The only motion in the entire play is a Rose cut, and this doesn’t really look like something that was schemed. Due to the lack of player movement, the ball sticks, and they end up with a contested Gorgui Dieng mid-range shot. Minnesota was basically waiting for a double team, but I’m not sure there is one player on the bench worth double teaming. You could potentially fix this by staggering the minutes of the starters, but ultimately they need to revolutionist the way they use shooters.
A lot of Minnesota’s problems were no doubt personnel related. They only had three players among the top 100 in three-point percentage, and one of them now plays for the Sacramento Kings. Jones and Crawford both shot under 35% from beyond, and Gibson and Dieng both offered little in that regard.
On the surface the additions of James Nunnally and Anthony Tolliver look good. Tolliver was one of the best shooters in the NBA for periods of last season, and Nunnally is lights out. But I find it hard to get over-excited about these guys because Minnesota’s sets don’t create enough outside looks. Not only were they below average at converting three point looks, but they were awful at creating them. Their three-point frequency was the lowest in the League and it was easy to see why with a quick glance at their offensive sets. The counter-argument to this is that Thibodeau’s sets created very few three-point looks because it wasn’t a team strength, but I don’t see it this way.
Something they should do, especially with the bench unit, is use more screens to free up shooters. The idea of any NBA possession should be to throw as many actions at a defense as possible in 24 seconds in order to end up with a good shot. Minnesota is poor at this, especially against good teams. They were dead last in off-screen usage and this summarizes their three-point struggles more than anything else. Using screens is not the only way to create open looks from the perimeter, but they can create chaos for the opponents. No team want to constantly be chasing people around the perimeter and fighting through big men just south of seven feet tall. Minnesota are giving teams a free pass in this regard.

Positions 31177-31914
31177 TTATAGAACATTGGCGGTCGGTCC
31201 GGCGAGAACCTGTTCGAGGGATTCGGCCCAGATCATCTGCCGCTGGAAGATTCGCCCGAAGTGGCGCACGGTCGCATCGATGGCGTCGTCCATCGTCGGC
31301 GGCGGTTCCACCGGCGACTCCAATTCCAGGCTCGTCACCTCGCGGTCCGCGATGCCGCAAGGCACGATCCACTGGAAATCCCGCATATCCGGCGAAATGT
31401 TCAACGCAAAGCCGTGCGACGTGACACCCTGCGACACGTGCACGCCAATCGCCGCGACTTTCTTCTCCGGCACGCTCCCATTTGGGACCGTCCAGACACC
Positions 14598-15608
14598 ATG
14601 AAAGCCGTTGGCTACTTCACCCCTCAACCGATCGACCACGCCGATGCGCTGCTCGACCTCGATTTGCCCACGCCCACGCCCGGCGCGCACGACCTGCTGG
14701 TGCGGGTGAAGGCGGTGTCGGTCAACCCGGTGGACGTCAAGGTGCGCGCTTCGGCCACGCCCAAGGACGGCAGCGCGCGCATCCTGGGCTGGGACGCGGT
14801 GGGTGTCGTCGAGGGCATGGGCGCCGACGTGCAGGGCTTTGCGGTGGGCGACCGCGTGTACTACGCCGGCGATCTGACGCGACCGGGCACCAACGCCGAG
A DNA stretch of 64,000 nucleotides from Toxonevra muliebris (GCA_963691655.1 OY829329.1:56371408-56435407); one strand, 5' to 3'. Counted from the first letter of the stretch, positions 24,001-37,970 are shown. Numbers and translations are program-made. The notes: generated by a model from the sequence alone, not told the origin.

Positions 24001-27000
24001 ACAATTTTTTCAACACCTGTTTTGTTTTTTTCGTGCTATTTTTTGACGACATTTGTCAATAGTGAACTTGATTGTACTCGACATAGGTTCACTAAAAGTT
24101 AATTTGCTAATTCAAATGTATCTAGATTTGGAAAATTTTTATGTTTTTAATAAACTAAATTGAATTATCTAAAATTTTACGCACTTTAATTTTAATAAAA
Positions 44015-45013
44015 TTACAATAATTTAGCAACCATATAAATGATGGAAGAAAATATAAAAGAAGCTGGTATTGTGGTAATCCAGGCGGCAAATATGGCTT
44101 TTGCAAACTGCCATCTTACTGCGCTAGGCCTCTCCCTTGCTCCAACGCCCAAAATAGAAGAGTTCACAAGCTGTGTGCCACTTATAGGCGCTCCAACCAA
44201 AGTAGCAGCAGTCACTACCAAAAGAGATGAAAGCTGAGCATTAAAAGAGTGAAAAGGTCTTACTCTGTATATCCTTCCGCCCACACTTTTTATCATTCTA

Having Tolliver is essentially the same as having Bjelica last year. Bjelica’s presence meant Minnesota could have a four-out lineup for most of the game, and Tolliver moves into that role. Both are going to be anchored to the perimeter, and this is fine.
My main issue with the Wolves attitude towards perimeter shots in the scheme is mainly aimed at the guards and the wing players. James Nunnally will have to fight for his minutes but even if he gets them, I do not back these current sets to maximize him. And history suggests that Thibodeau is not going to edit his sets and incorporate some of the modern modern strategies for freeing up shooters. Ideally it would make sense to use Nunnally in a similar way to how the Miami Heat use Wayne Ellington. The former Wolves sharpshooter offers nothing outside of the shooting. Yet the Heat still have him on the court for multiple plays a night and the gravity he creates gives opportunities for secondary actions such as fake dribble handoffs and back cuts.
So while I am pleased to see shooters on the roster, this is really only the first step. Minnesota has to eradicate some of their internal problems in order to overcome the math problem they are going to have against the very best teams.
Room for Optimism
On the whole I am pleased with the offseason. Thibodeau and Layden had an excellent draft and added some modern NBA players. But I also kind of see the signings as the equivalent of my grandparents buying an iPhone — it’s a waste if you don’t use it properly.
Thibodeau has depth on the roster for the first time in a long time, and it’s time he used it. I question whether the two guard lineups will ever work with Dieng on the court, the data and the tape are not very good.
The two rookies are also ready to make immediate impacts, so there is really no excuse for Minnesota to go eight or nine deep and be comfortably last in bench usage once again. Schematically the bench needs to be a little bit more creative or it will be swallowed up by the best teams, but the players are there. It’s a question of whether they will be utilized correctly.